Bursting on the scene with 'Toy Story' in 1996, Pixar has enjoyed an unparalleled run of unstoppable hit movies. 'A Bug's Life,' 'Monsters, Inc.,' 'Toy Story 2,' 'Finding Nemo,' 'The Incredibles' -- all mega-hits, all critically acclaimed, all bestowed with too many awards to count (among them a bucketload of Oscars). Indeed, with such a strong track record, it would seem that the studio just can't step wrong.
With the arrival of its 2006 film 'Cars,' however, comparatively speaking the studio seemed to hit their first speed bump. Make no mistake -- the film was still a blockbuster, but this time around, the critics were a little less fervent in their praise, the box office wasn't quite as good, and simply put, 'Cars' failed to capture the public's imagination the way every Pixar movie had before, leaving some to speculate that perhaps Pixar wasn't so invincible after all.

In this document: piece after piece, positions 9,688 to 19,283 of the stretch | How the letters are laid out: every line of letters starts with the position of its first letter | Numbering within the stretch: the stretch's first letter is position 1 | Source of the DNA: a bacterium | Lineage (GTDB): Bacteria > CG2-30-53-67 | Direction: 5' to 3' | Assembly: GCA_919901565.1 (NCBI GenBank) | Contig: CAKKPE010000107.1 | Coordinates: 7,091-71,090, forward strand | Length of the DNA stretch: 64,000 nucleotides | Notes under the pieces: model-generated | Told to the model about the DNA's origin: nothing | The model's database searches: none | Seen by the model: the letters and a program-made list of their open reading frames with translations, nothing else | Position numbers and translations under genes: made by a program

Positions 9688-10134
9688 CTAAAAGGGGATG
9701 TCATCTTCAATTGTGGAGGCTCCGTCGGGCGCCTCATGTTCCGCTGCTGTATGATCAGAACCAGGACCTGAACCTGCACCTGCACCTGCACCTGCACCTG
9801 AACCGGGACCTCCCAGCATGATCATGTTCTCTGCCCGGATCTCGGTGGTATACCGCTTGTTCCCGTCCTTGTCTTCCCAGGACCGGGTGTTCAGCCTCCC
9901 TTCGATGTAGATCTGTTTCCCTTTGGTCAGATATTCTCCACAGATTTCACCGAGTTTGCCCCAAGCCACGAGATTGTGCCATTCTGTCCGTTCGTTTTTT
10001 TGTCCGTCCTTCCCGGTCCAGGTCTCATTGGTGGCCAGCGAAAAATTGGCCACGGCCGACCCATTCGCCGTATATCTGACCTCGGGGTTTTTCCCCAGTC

But while 'Cars' may not be a 'Toy Story' or a 'Finding Nemo,' compared to 99 percent of the dreck that passes for animated fare these days, it's fantastic -- a clever, witty, beautifully conceived and executed charmer filled with plenty of heartfelt emotion and genuine excitement. It's also another multi-layered Pixar story that has a timely and important theme.
The film itself imagines an alternate reality that's just like ours, only populated by cars, not people. Into this magical world comes hotshot roadster Lightning McQueen (voiced by Owen Wilson), who is living life in the fast lane as a big-time celebrity on the racing circuit. He's rather arrogant, actually -- unscrupulous in the rules of the sport, demoralizing towards his crew, and forever lusting after the almighty dollar of corporate sponsorship. Still, like all great Pixar heroes, Lightning may have his considerable flaws, but he is fundamentally a decent guy (er, automobile)... especially when the pedal gets pushed to the metal.